A healthy diet is critical to preventing heart disease, as emphasized in the latest issue of a health promotion series that offers strategies to promote healthy eating and good heart health.
Published in the Journal of the American College of Cardiology, this paper focused on heart health promotion through a healthy diet. It described heart disease as a global threat and encouraged policies to make healthy eating more accessible and affordable. By addressing this global issue, experts believe that we can help individuals prevent heart disease and help those living with heart disease live longer, healthier lives.
The first step toward this goal, according to authors, is clarifying what a heart-healthy diet is. Based on the latest guidelines, that means a diet rich in fruits, vegetables, whole grains, nuts and legumes. A healthy diet also includes low-fat dairy and seafood and limits consumption of processed meats, sugar-sweetened beverages, refined grains and sodium.
Not only can a well-balanced diet promote a healthy weight, it helps reduce risk for heart disease and ensures that we get all the important nutrients that our bodies need.
The problem, however, is that making healthy choices isn’t always easy or possible. For many individuals, healthy foods are simply not available, and when they are, they may be too pricey. Cooking healthy foods can also be more time consuming than faster, less healthy options, which are often marketed heavily to attract consumers. Factors like flavor or even social norms can present further roadblocks to making healthy choices over time.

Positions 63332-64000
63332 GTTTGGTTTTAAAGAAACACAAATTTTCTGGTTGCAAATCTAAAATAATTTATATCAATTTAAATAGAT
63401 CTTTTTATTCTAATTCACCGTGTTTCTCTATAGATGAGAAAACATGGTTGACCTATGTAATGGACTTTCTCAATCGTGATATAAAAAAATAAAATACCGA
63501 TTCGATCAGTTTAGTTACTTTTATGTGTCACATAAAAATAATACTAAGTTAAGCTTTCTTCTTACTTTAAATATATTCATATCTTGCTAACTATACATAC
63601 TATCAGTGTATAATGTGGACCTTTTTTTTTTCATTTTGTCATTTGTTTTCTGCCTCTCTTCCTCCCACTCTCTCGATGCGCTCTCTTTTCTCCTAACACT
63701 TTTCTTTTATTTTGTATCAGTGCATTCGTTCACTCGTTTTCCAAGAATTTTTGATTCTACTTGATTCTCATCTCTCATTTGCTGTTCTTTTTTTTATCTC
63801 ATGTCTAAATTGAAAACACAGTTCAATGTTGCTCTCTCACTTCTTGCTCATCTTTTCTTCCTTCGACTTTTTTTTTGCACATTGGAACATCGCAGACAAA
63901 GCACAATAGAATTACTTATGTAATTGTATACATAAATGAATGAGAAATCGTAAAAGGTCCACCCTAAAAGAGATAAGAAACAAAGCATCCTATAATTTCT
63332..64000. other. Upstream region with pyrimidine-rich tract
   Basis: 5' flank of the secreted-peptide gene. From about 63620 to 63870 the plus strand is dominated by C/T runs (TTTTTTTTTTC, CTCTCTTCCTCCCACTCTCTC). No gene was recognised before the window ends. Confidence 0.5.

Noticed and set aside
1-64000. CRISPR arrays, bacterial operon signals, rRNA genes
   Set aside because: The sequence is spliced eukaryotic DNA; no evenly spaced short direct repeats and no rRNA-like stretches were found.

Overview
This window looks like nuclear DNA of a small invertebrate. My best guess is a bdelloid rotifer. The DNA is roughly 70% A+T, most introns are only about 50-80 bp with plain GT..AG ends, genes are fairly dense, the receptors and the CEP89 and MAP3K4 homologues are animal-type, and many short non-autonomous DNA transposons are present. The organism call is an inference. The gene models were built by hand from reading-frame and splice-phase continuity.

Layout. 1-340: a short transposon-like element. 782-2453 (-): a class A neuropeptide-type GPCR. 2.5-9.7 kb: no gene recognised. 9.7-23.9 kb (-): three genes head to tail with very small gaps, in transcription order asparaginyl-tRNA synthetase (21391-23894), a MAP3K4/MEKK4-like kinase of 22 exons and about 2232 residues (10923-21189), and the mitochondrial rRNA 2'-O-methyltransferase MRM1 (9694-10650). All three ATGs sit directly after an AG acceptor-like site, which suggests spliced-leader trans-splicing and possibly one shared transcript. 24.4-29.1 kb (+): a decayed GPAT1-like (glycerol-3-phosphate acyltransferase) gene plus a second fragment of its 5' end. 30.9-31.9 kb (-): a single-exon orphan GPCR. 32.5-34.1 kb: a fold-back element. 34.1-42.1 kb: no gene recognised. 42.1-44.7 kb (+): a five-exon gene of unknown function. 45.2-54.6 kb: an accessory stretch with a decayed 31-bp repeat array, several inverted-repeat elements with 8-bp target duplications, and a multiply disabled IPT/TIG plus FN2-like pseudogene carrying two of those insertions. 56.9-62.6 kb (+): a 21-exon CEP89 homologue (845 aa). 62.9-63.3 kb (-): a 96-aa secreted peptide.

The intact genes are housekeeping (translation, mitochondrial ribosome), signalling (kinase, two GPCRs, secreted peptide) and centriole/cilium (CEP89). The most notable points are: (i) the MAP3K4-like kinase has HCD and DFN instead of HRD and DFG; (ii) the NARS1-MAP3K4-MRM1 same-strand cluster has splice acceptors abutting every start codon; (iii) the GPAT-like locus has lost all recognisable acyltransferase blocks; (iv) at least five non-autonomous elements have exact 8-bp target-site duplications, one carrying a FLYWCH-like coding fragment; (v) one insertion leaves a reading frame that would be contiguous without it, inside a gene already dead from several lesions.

To help address these challenges, experts offer a number of strategies to make healthy choices easier. Strategies include nutritional and agricultural policies, as well as regulation of marketing to increase the availability and attractiveness of healthy foods. Experts also encourage better nutritional labeling and school and workplace interventions to help educate consumers about what they’re eating.
Together, they believe these changes will promote individual behavior change, which has the potential to impact overall public health. Heart disease is the leading killer of men and women in the United States. As authors explain, we need a concerted effort to change our entire food system and help improve our diets and our health.
Read the full article in the Journal of the American College of Cardiology.